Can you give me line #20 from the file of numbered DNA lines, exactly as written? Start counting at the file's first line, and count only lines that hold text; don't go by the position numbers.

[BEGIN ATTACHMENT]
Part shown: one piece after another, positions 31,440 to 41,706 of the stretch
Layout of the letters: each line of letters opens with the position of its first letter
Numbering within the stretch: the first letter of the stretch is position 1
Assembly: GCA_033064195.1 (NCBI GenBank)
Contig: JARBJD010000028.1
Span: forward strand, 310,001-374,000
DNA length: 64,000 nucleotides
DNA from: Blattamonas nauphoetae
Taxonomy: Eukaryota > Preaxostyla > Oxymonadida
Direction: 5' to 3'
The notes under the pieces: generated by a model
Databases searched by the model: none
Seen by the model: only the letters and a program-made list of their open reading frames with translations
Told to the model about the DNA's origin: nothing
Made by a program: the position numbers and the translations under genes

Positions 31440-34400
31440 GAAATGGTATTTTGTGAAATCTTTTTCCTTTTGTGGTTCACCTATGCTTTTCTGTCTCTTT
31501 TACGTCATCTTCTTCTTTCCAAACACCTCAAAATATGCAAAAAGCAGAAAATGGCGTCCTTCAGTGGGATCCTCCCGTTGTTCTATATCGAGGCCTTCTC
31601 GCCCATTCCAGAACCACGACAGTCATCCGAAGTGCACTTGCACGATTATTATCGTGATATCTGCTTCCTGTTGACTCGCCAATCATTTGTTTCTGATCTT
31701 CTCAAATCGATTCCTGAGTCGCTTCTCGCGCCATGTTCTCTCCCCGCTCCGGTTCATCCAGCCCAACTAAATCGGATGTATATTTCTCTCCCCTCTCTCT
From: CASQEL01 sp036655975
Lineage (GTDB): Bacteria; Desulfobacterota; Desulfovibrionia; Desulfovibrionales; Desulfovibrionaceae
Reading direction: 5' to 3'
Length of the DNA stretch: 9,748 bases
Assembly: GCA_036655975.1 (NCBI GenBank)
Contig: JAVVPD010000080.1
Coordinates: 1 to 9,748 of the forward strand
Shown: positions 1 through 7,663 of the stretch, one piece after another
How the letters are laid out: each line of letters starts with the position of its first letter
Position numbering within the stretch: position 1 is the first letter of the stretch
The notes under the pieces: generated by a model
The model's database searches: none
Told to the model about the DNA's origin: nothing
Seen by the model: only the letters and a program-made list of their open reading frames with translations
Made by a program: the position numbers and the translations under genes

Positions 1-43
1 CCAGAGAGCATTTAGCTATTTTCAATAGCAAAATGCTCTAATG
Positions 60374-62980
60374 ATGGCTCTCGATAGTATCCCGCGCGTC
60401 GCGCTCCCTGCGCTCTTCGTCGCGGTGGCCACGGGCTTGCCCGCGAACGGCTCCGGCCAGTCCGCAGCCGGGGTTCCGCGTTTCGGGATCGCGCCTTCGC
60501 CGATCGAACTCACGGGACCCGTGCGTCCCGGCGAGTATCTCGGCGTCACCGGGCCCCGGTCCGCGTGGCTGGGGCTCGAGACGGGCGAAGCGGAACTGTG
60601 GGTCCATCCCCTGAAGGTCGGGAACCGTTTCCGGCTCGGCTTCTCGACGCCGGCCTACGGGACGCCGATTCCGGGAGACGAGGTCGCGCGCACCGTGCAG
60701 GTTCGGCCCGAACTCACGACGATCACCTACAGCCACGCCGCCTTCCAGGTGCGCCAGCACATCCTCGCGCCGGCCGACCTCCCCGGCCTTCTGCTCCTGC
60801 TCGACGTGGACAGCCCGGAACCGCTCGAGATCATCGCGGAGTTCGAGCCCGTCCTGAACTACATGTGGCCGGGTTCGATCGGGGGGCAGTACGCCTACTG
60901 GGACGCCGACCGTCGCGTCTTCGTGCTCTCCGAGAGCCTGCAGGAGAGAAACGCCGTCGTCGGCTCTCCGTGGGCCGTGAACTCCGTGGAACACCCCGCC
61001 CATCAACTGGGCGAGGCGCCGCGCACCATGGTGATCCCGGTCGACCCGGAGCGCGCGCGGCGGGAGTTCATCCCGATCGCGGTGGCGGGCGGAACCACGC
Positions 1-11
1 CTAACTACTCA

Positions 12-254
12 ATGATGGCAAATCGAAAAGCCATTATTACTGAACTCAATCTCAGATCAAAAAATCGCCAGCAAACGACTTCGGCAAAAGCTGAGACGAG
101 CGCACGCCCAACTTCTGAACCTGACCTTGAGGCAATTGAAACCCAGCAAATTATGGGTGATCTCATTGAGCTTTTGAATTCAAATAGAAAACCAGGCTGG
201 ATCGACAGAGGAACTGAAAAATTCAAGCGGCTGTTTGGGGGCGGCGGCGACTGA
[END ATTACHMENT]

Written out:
31701 CTCAAATCGATTCCTGAGTCGCTTCTCGCGCCATGTTCTCTCCCCGCTCCGGTTCATCCAGCCCAACTAAATCGGATGTATATTTCTCTCCCCTCTCTCT